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I need an easy explanation for a flow formula

  1. May 24, 2006 #1
    In order to calculate flow rate when using a differential head pressure device, the simplified formula is Flow = (coefficient)(square root of the differential pressure)

    My question is why? Why the square root, can some explain this to me please? Thanks
  2. jcsd
  3. May 24, 2006 #2


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    Basically because flow is proportional to the velocity. In the Bernoulli Equation, the velocity components are squared terms.
  4. May 25, 2006 #3
    A basic flow equation is V=(2gh)^0.5
  5. May 26, 2006 #4


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    The pressure differential over a distance represents potential energy (like a voltage), and the kinetic energy of the flow is proportional to the square of the mean velocity of the flow.


  6. May 29, 2006 #5


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    While the above posts have answered the question "why ?", let me answer the question "why not ?"

    In many applications we actually use a linear relationship between fluid flow and pressure drop. This too is an approximation, but a reasonable one for a certain range of flow characteristics.

    The reason the square root dependence is not strictly obeyed in real fluids is because of viscous loss. The corrected expression for pressure drop is :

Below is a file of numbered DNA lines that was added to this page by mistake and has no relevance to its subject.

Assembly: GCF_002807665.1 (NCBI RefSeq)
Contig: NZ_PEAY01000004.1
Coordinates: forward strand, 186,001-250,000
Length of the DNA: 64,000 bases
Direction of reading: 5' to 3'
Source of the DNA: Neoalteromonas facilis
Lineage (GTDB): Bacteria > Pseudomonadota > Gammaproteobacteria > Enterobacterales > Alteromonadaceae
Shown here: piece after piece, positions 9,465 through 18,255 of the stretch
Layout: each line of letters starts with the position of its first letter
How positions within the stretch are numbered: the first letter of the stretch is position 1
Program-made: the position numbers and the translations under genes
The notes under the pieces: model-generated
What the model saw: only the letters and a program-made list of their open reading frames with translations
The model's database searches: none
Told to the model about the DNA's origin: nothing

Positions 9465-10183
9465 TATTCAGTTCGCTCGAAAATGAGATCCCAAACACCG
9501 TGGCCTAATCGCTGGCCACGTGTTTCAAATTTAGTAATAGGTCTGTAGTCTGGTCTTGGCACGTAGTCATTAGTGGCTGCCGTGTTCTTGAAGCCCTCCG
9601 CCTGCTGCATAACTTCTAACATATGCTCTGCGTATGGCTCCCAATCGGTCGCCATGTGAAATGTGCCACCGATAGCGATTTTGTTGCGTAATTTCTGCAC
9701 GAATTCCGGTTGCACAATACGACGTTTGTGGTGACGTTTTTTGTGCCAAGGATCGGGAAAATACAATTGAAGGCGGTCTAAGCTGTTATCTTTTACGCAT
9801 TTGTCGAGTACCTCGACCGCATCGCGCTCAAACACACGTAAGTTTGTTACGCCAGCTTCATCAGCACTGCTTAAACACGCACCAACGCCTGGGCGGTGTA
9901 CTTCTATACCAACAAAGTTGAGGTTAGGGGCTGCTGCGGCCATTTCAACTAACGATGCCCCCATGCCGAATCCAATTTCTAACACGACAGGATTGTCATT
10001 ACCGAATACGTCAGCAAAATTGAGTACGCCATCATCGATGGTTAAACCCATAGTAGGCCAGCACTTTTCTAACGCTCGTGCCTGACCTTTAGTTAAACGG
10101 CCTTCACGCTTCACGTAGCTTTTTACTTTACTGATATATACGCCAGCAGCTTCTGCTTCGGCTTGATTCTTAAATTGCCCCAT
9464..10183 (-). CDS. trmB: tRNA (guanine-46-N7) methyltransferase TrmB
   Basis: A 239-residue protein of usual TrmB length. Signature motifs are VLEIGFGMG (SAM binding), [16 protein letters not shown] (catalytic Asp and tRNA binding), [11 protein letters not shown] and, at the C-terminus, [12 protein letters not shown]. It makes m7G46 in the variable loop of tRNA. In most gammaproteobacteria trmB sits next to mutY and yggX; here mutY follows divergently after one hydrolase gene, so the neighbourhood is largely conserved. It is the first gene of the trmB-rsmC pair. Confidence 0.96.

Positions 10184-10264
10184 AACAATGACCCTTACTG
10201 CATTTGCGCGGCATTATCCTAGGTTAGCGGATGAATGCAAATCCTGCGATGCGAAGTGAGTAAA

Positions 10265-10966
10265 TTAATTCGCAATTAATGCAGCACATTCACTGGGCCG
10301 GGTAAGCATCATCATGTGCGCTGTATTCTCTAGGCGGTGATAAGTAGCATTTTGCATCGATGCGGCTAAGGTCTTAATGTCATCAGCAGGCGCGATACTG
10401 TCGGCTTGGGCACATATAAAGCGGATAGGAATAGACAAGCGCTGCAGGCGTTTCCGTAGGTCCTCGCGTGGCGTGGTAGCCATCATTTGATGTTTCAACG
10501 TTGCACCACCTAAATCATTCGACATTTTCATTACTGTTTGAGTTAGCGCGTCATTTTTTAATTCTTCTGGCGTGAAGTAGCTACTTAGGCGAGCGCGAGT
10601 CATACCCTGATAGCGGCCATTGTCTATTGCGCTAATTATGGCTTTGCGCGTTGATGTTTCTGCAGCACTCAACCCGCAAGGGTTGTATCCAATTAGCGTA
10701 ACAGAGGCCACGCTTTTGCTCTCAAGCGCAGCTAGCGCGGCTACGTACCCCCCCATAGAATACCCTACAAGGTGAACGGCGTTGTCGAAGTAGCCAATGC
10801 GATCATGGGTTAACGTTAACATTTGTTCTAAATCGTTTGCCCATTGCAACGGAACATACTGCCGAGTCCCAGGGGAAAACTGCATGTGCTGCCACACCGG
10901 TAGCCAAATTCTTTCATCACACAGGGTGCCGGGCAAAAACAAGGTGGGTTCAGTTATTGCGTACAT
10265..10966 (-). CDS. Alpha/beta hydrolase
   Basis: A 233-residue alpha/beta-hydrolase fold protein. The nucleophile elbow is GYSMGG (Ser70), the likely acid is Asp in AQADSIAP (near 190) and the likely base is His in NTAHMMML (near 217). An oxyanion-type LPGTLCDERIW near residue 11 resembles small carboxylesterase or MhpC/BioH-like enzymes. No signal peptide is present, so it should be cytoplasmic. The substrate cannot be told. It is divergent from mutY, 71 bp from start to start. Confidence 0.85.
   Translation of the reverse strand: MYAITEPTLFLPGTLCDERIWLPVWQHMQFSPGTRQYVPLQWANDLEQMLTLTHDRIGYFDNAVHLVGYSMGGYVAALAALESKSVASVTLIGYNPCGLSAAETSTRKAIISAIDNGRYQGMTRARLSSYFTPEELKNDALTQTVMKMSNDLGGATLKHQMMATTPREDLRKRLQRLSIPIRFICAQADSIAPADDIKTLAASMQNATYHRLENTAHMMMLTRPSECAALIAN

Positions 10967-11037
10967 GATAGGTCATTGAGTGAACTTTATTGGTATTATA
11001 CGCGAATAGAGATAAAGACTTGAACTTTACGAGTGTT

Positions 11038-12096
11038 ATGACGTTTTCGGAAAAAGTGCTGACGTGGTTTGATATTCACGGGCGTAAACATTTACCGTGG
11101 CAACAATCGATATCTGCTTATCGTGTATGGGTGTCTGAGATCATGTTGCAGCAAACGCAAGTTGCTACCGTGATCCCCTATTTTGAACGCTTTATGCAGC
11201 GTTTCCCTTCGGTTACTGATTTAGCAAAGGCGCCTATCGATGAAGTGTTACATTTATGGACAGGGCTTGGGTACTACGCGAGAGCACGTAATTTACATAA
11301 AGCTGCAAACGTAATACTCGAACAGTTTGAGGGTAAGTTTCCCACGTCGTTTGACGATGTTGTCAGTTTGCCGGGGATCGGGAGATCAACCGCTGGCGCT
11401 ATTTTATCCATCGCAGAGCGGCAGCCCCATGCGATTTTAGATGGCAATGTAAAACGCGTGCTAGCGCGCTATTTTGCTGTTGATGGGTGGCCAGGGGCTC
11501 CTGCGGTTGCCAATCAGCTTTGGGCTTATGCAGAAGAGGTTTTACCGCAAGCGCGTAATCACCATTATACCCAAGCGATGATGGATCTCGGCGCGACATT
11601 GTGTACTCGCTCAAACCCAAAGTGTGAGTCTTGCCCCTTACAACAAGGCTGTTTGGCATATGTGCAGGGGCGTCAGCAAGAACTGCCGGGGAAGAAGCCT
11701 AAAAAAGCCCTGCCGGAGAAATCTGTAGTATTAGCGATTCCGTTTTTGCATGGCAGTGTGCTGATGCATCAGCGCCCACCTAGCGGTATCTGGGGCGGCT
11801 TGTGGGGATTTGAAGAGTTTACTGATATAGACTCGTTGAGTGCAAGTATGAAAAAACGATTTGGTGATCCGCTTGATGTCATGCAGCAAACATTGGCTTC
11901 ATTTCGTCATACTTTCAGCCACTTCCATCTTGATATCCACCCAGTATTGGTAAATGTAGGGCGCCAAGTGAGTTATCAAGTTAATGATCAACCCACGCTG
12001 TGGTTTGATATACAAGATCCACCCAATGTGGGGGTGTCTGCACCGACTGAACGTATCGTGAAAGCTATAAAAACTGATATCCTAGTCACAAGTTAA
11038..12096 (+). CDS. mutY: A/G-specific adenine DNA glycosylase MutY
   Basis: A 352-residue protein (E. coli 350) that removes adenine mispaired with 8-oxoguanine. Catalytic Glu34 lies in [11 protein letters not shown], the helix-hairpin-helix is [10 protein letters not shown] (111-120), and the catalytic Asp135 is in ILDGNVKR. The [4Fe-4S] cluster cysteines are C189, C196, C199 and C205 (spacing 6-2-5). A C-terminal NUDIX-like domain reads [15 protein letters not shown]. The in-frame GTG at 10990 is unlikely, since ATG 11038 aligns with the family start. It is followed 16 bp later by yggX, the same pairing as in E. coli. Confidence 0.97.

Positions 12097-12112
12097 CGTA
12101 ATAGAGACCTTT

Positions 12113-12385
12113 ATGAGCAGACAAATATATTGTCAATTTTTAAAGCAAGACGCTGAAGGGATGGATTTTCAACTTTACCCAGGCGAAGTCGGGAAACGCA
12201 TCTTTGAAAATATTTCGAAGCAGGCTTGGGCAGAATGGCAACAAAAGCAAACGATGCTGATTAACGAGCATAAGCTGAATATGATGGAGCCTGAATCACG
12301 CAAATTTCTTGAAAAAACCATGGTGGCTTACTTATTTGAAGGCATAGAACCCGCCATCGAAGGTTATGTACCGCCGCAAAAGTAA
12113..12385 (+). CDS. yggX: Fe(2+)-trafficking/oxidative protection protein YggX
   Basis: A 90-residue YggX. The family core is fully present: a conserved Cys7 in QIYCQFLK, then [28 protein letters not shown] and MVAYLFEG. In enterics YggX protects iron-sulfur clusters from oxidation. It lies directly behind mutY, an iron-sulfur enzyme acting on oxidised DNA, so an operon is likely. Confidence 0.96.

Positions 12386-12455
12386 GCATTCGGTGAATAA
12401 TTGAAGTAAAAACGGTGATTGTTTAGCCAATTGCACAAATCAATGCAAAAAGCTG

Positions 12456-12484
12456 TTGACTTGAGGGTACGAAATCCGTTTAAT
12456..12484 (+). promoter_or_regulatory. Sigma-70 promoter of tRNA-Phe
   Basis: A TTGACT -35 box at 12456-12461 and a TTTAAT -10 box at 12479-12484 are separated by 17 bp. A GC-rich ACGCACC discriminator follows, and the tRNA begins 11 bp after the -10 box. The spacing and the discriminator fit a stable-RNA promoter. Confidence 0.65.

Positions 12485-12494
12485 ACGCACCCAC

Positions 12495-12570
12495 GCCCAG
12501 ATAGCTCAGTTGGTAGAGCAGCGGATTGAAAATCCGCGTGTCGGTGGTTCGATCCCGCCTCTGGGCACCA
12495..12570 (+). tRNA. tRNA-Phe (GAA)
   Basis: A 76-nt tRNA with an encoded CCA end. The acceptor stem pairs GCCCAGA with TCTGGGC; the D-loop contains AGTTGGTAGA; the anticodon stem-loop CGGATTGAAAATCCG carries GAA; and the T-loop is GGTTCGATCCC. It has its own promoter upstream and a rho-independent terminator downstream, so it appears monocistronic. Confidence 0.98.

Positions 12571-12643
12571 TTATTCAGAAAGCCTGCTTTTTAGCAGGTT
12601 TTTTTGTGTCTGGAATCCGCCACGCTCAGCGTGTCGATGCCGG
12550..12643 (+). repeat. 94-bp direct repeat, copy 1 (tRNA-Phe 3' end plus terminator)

[tex]\Delta p = \frac{\Lambda}{D} \cdot \frac{\rho v^2}{2} \cdot L~~~~(1) [/tex]

    where [itex]\Lambda[/itex] is the "friction factor". For laminar flow, the friction factor is given by

    [tex]\Lambda = \frac{64}{Re} ~~~~~~~(2)[/tex]

    Re is the Reynold's Number, which in the laminar regime goes like

    [tex] Re = \frac{vD}{\nu} ~~~~~~~(3)[/tex]

    where [itex]\nu[/itex] is the viscosity.

    Plugging these into (1) gives :

    [tex]\Delta p = 32 \rho \nu L v~~~~(4) [/tex]

    However, for this equation to hold, we must have L/D >>1, so that the fluid attains "terminal velocity" from viscous drag. Over short lengths, the behavior will look more like the square root dependence (which is only exactly true in the ideal limit L/D -> 0 ).

    In terms of the flow rate, Q = vA, this gives the more familiar (Ohm's Law like) equation

    [tex]\Delta p = const \cdot Q \cdot \frac{L}{D^2} [/tex]

    With turbulence, the relationship becomes more complex and the notable difference is that the dependence on the diameter takes on a higher number, typically somewhere between 3 and 4.
  7. May 29, 2006 #6


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    To expand on Gokul's comment, you might wish to check up on Darcy's law.
  8. Jun 6, 2006 #7
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